Cinema in Cambodia began in the 1950s, and many films were being screened in theatres all across the country during 1960s, which is considered as the “Golden Age”.
In the 1950s, filmmakers who had studied abroad made the first Cambodian movie. Roeum Sophon, Leu Pannakar, and Sun Bun Ly were among those included in the project. During this time, the US Information Service offered training workshops and provided equipment.
Dan Prean Lbas Prich (Footprints of the Hunter), a film shot by off-duty Cambodian military troops using American equipment and featuring footage of Cambodian hill tribes, was released around this period.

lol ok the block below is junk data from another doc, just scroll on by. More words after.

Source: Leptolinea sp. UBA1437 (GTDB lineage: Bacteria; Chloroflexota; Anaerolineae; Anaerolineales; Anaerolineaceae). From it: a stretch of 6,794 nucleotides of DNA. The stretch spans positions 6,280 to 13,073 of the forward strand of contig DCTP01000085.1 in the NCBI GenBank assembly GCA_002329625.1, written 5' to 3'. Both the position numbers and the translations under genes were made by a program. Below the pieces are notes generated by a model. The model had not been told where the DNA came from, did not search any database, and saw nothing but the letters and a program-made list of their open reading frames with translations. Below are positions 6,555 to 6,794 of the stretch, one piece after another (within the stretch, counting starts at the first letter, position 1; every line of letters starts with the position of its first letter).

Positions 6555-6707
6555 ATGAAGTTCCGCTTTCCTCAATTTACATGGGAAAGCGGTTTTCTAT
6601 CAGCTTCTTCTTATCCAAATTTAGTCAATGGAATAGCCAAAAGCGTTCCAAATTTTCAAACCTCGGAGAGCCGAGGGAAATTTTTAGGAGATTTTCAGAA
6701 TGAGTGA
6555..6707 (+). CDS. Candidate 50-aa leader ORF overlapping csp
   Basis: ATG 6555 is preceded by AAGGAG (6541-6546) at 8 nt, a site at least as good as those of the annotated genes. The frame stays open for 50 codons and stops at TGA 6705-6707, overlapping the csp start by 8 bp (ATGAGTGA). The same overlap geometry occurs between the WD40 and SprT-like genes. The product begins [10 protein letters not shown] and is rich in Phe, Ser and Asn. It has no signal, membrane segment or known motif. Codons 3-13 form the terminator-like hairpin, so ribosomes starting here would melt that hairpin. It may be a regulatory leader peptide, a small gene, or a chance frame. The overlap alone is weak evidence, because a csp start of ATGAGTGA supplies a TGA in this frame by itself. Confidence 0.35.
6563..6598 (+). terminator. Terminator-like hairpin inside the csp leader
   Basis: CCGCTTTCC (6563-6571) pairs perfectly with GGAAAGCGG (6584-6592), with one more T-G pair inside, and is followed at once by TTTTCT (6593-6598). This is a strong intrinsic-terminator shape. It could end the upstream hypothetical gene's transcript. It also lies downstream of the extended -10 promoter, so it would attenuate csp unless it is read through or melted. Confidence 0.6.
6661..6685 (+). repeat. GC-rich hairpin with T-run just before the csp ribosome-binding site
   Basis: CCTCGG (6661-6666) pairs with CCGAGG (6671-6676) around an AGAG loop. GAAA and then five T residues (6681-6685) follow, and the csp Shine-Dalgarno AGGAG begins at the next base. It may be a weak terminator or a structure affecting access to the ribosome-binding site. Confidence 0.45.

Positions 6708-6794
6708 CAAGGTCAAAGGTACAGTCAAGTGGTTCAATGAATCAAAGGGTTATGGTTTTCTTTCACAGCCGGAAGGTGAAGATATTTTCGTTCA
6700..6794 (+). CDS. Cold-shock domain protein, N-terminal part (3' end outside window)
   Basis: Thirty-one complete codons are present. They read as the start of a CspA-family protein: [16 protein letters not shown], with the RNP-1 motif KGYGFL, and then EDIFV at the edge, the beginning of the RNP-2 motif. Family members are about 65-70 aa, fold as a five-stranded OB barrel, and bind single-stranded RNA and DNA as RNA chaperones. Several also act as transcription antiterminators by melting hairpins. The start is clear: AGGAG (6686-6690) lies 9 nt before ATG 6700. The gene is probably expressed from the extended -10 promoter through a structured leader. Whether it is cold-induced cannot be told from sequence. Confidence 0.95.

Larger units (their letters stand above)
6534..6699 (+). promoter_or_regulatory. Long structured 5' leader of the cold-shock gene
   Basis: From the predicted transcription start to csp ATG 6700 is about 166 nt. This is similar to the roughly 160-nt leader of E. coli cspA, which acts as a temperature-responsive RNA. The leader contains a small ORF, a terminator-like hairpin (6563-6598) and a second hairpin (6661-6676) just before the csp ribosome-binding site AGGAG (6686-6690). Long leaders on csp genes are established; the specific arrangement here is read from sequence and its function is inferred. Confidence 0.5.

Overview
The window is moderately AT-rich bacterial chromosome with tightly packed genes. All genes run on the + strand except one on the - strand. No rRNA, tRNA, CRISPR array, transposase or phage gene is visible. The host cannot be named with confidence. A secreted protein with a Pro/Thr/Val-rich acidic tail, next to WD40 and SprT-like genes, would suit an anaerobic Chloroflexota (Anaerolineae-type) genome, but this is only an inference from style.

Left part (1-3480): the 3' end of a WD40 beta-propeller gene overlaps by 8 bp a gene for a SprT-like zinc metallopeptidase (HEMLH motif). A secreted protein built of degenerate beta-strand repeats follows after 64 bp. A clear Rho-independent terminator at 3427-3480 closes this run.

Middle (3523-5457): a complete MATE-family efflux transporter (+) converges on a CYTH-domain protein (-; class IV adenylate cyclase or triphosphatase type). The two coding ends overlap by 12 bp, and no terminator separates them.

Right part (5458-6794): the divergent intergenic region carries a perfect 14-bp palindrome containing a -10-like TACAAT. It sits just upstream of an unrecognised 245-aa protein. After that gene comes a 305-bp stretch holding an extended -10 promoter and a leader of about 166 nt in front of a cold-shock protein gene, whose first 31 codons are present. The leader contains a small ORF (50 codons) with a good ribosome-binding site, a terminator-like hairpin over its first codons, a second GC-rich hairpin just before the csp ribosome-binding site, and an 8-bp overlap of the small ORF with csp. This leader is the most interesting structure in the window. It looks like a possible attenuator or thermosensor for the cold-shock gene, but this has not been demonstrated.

Sun Bun Ly’s debut film was Kar Pear Prumjarei Srei Durakut (Protect Virginity). Ponleu Neak Poan Kampuchea was his first private production enterprise. Others, such as Ly Bun Yim, were motivated by his success to hone their skills.
Almost 400 films were released in Cambodia during the so-called Golden Age of Cambodian Cinema, which lasted from the 1960s to the early 1970s.
Tea Lim Kun’s movies Lea Haey Duong Dara (Goodbye Duong Dara) and Pos Keng Kang (The Snake King’s Wife) are among the period’s classics and many others followed. These movies were successful both domestically and internationally.
During those years, all Cambodian filmmakers were self-taught. They combined primitivism, witchcraft, melodrama, and folk horror in their cauldron, resulting in a vibrant cinema that smelled like fragrant earth.